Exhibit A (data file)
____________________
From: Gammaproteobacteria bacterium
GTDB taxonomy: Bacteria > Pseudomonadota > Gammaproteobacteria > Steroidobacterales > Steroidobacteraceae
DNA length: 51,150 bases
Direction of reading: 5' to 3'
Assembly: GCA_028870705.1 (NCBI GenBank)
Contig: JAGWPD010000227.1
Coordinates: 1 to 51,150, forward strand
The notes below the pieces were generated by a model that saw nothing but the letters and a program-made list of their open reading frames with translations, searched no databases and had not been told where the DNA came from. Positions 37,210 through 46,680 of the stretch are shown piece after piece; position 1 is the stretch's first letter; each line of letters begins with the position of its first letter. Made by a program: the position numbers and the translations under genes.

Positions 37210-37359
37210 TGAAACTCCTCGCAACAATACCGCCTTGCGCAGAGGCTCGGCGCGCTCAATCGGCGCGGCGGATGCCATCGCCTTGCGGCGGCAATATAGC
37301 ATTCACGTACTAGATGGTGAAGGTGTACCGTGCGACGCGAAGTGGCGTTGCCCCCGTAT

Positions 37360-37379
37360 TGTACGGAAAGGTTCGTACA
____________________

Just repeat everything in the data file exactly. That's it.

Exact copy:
From: Gammaproteobacteria bacterium
GTDB taxonomy: Bacteria > Pseudomonadota > Gammaproteobacteria > Steroidobacterales > Steroidobacteraceae
DNA length: 51,150 bases
Direction of reading: 5' to 3'
Assembly: GCA_028870705.1 (NCBI GenBank)
Contig: JAGWPD010000227.1
Coordinates: 1 to 51,150, forward strand
The notes below the pieces were generated by a model that saw nothing but the letters and a program-made list of their open reading frames with translations, searched no databases and had not been told where the DNA came from. Positions 37,210 through 46,680 of the stretch are shown piece after piece; position 1 is the stretch's first letter; each line of letters begins with the position of its first letter. Made by a program: the position numbers and the translations under genes.

Positions 37210-37359
37210 TGAAACTCCTCGCAACAATACCGCCTTGCGCAGAGGCTCGGCGCGCTCAATCGGCGCGGCGGATGCCATCGCCTTGCGGCGGCAATATAGC
37301 ATTCACGTACTAGATGGTGAAGGTGTACCGTGCGACGCGAAGTGGCGTTGCCCCCGTAT

Positions 37360-37379
37360 TGTACGGAAAGGTTCGTACA